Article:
Don’t knock ethics rules, Mr. Mayor, just respect them
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Last week, the Chicago Board of Ethics cited and fined five people as much as $25,000 each for lobbying Mayor Rahm Emanuel and aldermen without having first registered as lobbyists.
The fines followed a number of others levied by the board, all involving instances in which the mayor was caught using a private email account to engage with unregistered lobbyists discussing city business.
The findings would lead a reasonable person to believe that the elected officials involved would see the error of their ways and embrace fixing the problem.
Don’t stop believing.
Following what appears to be a Chicago standard, Mayor Emanuel, the one caught engaging in improper conversations despite being tasked with protecting taxpayer interests, decided that neither he nor his political insiders did anything wrong — instead, the law is wrong.
The mayor has publicly opined against the ethics board ruling, stating, “In the interest of reform, we have lost our perspective […] we cannot collapse a lobbyist and a citizen and that’s what’s happened.” He also proposed changing the law by sarcastically declaring that under the current standard, his young daughter could be deemed a lobbyist for dinnertime conversations.
Sadly, the mayor has not been alone in his criticism of oversight and the ethics law. City Inspector General Joe Ferguson, Ald. Sophia King (4th) and former alderman and former Metra Chairman Martin Oberman all have warned that an overly broad definition of “lobbyist” could subject regular citizens to unwitting ethics violations and hefty fines for simply talking to an elected official at the grocery store.
Much of this undeserved scolding stems from the ethic board’s findings that Alan King, a friend and donor to Emanuel — and husband of Ald. King — acted as an unregistered lobbyist in 2015 when he emailed Emanuel about removing a U.S. Army Corps of Engineers’ fence for the Chosen Few House Music Picnic, a for-profit music event of which King is a part owner.
Alan King and Emanuel did not run into each other at the supermarket, nor was this an impromptu conversation over dinner.
The ethics board rightly determined that because King was attempting to enlist Emanuel, in his official capacity as mayor, to advocate on his behalf, King was engaging in lobbying without being properly registered. The board fined King $2,500.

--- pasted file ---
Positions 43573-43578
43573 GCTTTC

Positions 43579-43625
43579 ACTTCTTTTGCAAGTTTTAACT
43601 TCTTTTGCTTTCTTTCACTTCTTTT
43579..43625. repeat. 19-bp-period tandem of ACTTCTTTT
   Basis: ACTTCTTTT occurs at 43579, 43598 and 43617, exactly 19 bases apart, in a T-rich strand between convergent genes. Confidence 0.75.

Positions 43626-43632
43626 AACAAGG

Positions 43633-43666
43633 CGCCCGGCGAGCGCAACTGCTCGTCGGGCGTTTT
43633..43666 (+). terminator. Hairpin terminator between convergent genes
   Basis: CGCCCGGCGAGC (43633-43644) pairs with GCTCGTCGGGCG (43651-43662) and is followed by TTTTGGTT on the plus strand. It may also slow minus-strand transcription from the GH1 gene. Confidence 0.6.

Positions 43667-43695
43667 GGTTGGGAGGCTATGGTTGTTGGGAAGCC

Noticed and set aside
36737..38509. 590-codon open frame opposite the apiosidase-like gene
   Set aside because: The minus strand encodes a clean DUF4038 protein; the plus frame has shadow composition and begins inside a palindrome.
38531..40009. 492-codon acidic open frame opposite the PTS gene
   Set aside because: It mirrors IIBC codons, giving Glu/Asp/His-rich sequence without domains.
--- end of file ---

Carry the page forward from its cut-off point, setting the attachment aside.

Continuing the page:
The disingenuous expression of appall from Emanuel and others is a sign of a core problem with Chicago government: the belief that it is acceptable for elected officials to bestow (or receive) special benefits and privileges simply because of an elected status.
Elected officials should not feel comfortable taking calls from friends who ask them to use their position to secure them benefits. It’s against the law.
Simultaneously criticizing oversight agencies such as the city ethics board as boogie men just waiting to catch them in unfair traps is merely shifting responsibility. Is a police officer to blame for a speeding ticket when somebody does, in fact, speed?
In a rare but refreshing rebuke, the ethics board stood up to the mayor. “Neither pizza stores nor mom-and-pop businesses have need to fear the Board of Ethics,” Chairman William Conlon said, and the board applies the rules “in a clear-eyed, common sense way.”
An elected official pushing to change an ethics rule because it is inconvenient would be problematic in any city, let alone in corruption-famous Chicago. Yet instead of trying to correct the clear error of their ways, Chicago’s elected officials have complained about “unfair” and “overzealous” ethics enforcement.
We can agree on one thing: Chicago’s ethics code does need revision, but to strengthen it, not to water it down.
Faisal Khan was Chicago’s first legislative inspector general.
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